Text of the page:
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Memories (was Re: AO-7 Predictability.)

At about the time AO-7 was launched I was twelve years old and desperately 
wanted to be a ham radio operator. My dad held the callsign W4HIJ and was an 
ARRL member so we got QST regularly. I don't think he even got to look at 
them good before I had them voraciously reading up on all manner of 
different subjects that interested me at the time. I'm not sure I even 
realized there was such a thing as amateur satellites till I started seeing 
the information on AO-7.
 I vividly remember the Oscarlocators and I don't know how it seemed to you 
folks that were actually operating the sat but to a twelve year old kid, 
still trying to master 5wpm code, it was an immensely complicated and exotic 
looking affair.
 I was finally liscensed at the age of fifteen and with the excitement of 
that and all the world of things I had yet to learn about ham radio, I kind 
of forgot about satellites. I think the impression AO-7 made kind of always 
hung around in the back of my mind and I thought of it from time to time but
 it wasn't until the events leading up to and the subsequent launch of AO-40 
that I paid any serious attention to sats again. I did not have the time or 
resources to attempt building an AO-40 station though so my station still 
remained basically "HF only"  except for a dual band 2m/70cm FM rig.
 What finally got me started thinking about  the sats again was realizing 
AO-51 was up there and that I could operate it with my dual band radio. It 
didn't take but one or two sessions of listening to the downlink  and doing 
research on the internet before I knew I was going to want much more than 
just FM sat capability. I also found out that my old accquaintance AO-7 had 
awakened from a long sleep which I hadn't realized till then. Maybe at long 
last I could work it.
 I'm still putting together my station and I have the whole nine yards as 
far as a tracking box and a modern "DC to daylight" radio and soon when I 
finally put the last pieces into place I will try and work the bird that I 
believe actually planted the seed for my satellite interest some 31 years 
Michael W4HIJ
AMSAT # 36017
----- Original Message ----- 
From: "John W Lee" <k6yk@juno.com>
To: <emily@clarke-design.com>
Cc: <dguimon1@san.rr.com>; <amsat-bb@AMSAT.Org>
Sent: Wednesday, January 18, 2006 11:18 PM
Subject: Re: Easy? (was Re: [amsat-bb] AO-7 Predictability.)

> Beginner is right!
> There weren't too many folks to ask for info, either.   I still have
> (I think)  OScarlocators for  Oscar 6,7,8,  RS5-6-7-8, and AO-10
> around here. All home made from tracings in QST, World Radio, etc.
> For those of you who don't remember any of this,  they would publish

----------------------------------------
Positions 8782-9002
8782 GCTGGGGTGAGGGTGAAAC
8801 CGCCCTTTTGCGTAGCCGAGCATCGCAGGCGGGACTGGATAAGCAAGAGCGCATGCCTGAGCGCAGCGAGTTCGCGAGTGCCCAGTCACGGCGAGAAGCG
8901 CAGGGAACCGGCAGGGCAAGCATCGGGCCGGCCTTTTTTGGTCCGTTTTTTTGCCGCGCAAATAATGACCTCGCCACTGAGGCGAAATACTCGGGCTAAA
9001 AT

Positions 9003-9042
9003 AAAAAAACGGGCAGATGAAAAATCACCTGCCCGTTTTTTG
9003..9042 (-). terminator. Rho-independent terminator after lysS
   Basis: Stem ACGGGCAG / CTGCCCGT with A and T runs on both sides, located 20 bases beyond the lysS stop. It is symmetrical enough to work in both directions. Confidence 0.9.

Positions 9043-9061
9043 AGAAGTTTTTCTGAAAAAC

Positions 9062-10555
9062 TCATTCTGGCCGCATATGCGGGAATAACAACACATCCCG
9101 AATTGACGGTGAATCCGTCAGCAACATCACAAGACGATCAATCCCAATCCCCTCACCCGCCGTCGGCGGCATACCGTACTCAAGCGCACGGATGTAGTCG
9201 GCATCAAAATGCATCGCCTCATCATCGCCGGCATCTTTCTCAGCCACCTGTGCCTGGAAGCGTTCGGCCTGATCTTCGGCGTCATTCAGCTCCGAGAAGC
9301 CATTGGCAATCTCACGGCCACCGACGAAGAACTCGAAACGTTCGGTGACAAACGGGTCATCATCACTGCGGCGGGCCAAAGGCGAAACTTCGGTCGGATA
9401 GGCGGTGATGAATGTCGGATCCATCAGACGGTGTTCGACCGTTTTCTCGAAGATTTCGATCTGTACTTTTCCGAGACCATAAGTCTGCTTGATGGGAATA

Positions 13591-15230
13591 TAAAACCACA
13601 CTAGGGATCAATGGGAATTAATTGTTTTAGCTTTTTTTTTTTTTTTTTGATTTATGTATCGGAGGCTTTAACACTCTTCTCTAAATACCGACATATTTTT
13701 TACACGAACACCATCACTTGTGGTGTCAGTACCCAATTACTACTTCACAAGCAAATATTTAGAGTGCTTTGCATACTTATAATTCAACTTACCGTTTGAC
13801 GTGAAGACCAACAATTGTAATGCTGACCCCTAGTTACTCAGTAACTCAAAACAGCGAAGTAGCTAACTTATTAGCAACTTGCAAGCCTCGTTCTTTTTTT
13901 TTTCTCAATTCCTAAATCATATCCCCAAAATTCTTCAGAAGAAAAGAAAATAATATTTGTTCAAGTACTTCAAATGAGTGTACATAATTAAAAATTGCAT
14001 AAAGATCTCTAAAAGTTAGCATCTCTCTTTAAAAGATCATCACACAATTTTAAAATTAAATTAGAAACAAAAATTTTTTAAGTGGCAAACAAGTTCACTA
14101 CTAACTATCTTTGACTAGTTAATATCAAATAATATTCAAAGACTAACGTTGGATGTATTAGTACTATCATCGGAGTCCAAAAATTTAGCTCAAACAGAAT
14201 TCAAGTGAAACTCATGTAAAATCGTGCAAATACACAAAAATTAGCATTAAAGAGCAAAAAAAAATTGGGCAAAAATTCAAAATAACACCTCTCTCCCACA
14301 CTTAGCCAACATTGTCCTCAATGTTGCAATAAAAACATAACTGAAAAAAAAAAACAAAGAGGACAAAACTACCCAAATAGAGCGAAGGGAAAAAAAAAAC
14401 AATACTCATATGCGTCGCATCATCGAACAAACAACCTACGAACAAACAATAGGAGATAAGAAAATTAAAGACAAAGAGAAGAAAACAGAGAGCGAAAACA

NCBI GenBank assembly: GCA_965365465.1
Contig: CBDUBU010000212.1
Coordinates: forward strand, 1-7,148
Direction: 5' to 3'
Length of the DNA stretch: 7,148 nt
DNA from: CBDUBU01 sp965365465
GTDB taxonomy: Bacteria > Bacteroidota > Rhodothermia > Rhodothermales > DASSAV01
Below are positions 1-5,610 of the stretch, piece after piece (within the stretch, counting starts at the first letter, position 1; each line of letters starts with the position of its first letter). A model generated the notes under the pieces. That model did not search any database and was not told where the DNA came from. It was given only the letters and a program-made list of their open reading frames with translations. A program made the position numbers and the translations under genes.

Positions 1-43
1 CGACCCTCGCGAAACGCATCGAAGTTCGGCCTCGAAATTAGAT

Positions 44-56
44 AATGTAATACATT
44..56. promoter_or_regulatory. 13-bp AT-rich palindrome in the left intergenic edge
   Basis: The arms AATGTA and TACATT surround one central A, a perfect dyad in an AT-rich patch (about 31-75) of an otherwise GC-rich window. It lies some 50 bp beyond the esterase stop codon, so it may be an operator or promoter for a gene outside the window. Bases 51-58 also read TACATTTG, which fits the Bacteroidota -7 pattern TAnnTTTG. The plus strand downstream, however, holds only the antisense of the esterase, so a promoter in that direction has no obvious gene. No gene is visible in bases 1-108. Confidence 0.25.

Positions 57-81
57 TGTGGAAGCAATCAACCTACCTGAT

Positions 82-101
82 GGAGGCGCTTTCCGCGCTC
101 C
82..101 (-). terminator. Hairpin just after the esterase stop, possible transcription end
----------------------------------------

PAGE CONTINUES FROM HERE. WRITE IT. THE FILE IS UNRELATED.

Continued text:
> the equatorial crossing time and degrees of longitude of the first pass
> of each day.  Then you used that information to set your "Oscarlocator"
> and the rest was sort of like a  round slide rule!
> W1AW transmitted this information in the bulletins also.  As long as you
> had that information you could figure the rest out for yourself.
> Actually those old birds were more "easysat" than the new ones.
> You didn't need anything special to work them. At that time (mid-
> 1970's) it seems that EVERYBODY had  H.F. gear and some sort
> of  2 meter FM box or old 2 meter rig of some kind could be found
> easily that could at least transmit CW.  That and just about any antenna
> for 2 and 10 meters, and you were in business!  The variety of radios
> being
> used was amazing.  WW2 surplus, converted FM rigs, transverters, homebrew
> transmitters, preamps, etc. of every kind you can imagine.
> Pretty exciting stuff!
> 73,
> John,  K6YK
> ==========================================================
> On Wed, 18 Jan 2006 11:33:06 -0800 Emily Clarke <emily@clarke-design.com>
> writes:
>> At 11:04 AM 1/18/2006, Dave Guimont wrote:
>> >After seeing the fun a lot of us are having with Oscar 7 (some of
>> us
>> >for 31 years!) I cannot imagine why anyone would want to launch
>> >another FM (other than digital) satellite under the guise of "it's
>> a
>> >beginner's satellite!!"   There were very few of us that were NOT
>> >BEGINNERS then!!
>> Thanks Dave - in this entire debate about "easy sats" this is one
>> point that could put the debate to rest.   Not only were most
>> operators beginners, they didn't have the advantage of computerized
>> tracking, computer control and rigs that were designed for use with
>> satellites.  As much as I thought AO-40 was going to be difficult
>> once I got on AO-40 I found it very easy to operate even with
>> completely manual control.
>> 73,
>> Emily
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